Now you are going to have to forgive me. I’ve been 3 weeks with the good intention of writing this post. Unfortunately, it only remained an intention until today! Well lucky you, you’re in the right place at the right time.
It was Christmas Day and to be honest I was feeling more than a little stressed. Jude and I have had this tradition of inviting various people to our house for Christmas dinner. That’s fine, until the family shows up and suddenly you have people coming out of your ears. Over the years we’ve had homeless people, hungarians, lonely elderly people. This year, the theme was definitely Iranian. In particular, I want to talk about one of them, I’ll call him S for anonymity.
Sometimes you meet someone and you realise that thier story is particularly special. That can be for a number of reasons, hardship, courage, heroism, many things can make a tale stand out. In this case it was the sheer shock value and determination of the individual involved. I want to tell you a little of their story.
S was demonstrating as a student against the Iranian government. He is a cool, well spoken and well educated young man. Quite recognisable in many ways. This was to prove a problem for him. A few days later one of his friends was piced up by the authorities and then tortured. During this terrible time, S’s name was mentioned. As such, the authorities came after him.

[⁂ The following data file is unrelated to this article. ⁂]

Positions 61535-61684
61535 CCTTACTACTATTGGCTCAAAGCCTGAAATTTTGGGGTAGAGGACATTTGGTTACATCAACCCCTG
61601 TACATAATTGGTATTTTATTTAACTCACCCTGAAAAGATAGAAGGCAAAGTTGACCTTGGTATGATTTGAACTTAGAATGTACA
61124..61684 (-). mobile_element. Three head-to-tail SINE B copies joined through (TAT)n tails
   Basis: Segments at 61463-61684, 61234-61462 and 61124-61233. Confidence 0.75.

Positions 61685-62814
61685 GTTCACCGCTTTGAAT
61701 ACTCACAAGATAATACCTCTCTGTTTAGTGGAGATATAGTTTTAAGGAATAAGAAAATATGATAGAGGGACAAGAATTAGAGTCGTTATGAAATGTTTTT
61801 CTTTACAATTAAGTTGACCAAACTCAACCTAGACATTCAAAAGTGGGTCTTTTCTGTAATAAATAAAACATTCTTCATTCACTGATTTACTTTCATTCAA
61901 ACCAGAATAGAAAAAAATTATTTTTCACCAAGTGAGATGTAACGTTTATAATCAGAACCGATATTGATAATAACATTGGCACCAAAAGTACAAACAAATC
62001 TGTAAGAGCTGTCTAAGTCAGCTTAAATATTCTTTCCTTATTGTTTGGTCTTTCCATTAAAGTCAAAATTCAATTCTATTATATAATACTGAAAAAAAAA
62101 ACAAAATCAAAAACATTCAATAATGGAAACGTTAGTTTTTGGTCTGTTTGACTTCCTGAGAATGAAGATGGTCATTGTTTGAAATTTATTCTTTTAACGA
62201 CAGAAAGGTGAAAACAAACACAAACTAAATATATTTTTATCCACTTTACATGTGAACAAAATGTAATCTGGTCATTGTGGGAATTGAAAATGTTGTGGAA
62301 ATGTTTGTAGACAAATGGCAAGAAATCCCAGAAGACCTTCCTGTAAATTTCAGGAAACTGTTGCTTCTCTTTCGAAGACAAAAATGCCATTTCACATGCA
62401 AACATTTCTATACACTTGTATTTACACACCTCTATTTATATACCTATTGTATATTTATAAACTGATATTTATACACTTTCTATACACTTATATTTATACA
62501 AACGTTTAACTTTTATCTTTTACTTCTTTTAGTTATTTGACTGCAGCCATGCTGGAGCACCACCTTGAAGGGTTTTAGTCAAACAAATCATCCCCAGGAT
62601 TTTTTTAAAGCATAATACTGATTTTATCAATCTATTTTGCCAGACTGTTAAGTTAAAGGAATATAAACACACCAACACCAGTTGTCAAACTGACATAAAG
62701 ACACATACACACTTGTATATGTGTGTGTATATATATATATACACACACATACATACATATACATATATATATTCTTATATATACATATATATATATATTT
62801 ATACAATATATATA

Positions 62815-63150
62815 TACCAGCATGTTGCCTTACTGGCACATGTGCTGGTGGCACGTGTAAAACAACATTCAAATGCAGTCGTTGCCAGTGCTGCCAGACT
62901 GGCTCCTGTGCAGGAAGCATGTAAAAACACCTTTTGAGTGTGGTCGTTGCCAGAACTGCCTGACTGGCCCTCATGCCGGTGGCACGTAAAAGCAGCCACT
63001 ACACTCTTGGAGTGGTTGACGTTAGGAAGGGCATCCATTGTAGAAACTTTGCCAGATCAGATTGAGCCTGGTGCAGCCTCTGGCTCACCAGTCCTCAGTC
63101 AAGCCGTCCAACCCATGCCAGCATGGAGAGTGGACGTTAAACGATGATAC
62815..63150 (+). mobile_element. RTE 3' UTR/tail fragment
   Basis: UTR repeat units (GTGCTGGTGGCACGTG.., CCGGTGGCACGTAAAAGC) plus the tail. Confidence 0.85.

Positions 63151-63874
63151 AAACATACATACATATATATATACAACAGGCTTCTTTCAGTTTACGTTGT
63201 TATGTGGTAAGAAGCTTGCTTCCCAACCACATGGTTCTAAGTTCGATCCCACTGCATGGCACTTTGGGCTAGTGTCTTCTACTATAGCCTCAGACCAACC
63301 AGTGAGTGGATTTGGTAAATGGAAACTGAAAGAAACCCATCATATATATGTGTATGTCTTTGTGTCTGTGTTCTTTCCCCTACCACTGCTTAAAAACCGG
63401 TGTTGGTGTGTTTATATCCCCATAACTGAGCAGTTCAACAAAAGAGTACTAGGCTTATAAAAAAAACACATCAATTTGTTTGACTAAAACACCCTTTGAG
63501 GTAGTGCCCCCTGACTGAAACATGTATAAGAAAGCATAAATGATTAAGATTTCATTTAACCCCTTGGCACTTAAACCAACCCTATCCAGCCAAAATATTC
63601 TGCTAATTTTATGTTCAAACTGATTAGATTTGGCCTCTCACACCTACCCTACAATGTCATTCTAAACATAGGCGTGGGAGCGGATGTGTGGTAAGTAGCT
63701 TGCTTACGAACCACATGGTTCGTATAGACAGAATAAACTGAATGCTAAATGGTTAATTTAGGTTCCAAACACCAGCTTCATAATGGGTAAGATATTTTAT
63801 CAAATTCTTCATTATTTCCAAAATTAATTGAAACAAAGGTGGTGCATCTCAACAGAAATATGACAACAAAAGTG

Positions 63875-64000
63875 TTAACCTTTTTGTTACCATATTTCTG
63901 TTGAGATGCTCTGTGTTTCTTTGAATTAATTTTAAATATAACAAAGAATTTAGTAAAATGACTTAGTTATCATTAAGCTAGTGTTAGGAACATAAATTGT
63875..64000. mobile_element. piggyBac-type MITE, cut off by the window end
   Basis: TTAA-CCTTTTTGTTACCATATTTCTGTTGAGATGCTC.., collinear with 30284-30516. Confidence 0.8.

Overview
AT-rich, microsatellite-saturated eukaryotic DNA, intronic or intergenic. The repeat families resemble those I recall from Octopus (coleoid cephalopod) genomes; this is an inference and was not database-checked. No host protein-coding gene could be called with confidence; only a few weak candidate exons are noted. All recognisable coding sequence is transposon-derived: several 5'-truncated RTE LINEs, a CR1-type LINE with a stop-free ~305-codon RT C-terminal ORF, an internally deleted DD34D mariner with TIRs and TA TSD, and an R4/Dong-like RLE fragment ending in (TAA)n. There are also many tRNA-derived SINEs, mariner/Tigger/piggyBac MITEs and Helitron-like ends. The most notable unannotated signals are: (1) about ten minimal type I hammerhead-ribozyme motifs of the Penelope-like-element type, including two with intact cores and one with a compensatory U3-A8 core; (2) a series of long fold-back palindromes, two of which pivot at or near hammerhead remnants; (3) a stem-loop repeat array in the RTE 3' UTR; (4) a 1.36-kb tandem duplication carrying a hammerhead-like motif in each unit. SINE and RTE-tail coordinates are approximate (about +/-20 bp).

S had no choice but to flee. He initially fled to Turkey as that is a country which accepts Iranian citizens without a visa. From there, he paid a people smuggler to get him somewhere into Western Europe. He didn’t face a choice in this, to stay in turkey means a possible return to Iran.
After 32 days of boats, car boots, trucks and other modes of transport (can you believe that! read that again!) he was deposited in Yorkshire. Whereby he was immediately sent to a dentention centre for immigrants.
I met S at my house for Christmas Dinner and listened avidly to his story. He was not bitter, but he was worried. He was concerned that he would not be able to stay in the UK. After everything he has been through, the biggest hurdle is the government and our insane asylum laws.
I feel quite priveledged that life sends these people my way. So many miss out by not spending the time really listening to people. Too much rushing around and too many high powered thoughts to care for anyone. I don’t believe that is the way to live.
For me, my dinner with a dissident was shocking, revealing and ultimately a priveledge that I could share something of someones life and struggle.
Try it sometime.